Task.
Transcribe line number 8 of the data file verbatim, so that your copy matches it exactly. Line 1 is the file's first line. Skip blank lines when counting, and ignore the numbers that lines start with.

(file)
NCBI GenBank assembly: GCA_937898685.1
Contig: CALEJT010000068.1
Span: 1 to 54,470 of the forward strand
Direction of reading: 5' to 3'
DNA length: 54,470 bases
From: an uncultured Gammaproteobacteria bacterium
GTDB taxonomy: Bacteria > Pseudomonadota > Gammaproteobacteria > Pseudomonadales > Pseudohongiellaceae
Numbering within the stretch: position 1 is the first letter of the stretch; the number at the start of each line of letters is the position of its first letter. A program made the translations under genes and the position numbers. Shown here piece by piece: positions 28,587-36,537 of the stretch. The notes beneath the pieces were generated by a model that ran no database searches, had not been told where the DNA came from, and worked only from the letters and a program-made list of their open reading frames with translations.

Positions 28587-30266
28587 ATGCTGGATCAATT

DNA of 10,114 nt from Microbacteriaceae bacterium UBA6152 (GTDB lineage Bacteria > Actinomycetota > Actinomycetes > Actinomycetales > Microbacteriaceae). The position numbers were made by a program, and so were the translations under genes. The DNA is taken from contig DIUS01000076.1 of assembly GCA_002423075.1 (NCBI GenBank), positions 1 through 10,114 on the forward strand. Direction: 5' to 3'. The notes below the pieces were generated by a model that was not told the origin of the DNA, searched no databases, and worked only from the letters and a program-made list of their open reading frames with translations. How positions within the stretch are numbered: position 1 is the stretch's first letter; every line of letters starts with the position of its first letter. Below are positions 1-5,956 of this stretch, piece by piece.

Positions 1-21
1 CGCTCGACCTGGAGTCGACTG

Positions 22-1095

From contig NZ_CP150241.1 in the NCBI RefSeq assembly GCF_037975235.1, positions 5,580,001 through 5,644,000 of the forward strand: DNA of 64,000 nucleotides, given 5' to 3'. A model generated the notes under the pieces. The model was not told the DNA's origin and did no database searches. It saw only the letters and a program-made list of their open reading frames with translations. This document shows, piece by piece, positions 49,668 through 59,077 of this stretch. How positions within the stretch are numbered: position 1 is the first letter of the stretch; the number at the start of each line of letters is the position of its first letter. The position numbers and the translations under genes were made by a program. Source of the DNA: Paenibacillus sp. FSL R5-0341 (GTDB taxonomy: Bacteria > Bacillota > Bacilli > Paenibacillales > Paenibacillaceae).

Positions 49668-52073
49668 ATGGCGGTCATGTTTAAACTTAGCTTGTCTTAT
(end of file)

Numbering within the stretch: position 1 is the first letter of the stretch; the number at the start of each line of letters is the position of its first letter. A program made the translations under genes and the position numbers. Shown here piece by piece: positions 28,587-36,537 of the stretch. The notes beneath the pieces were generated by a model that ran no database searches, had not been told where the DNA came from, and worked only from the letters and a program-made list of their open reading frames with translations.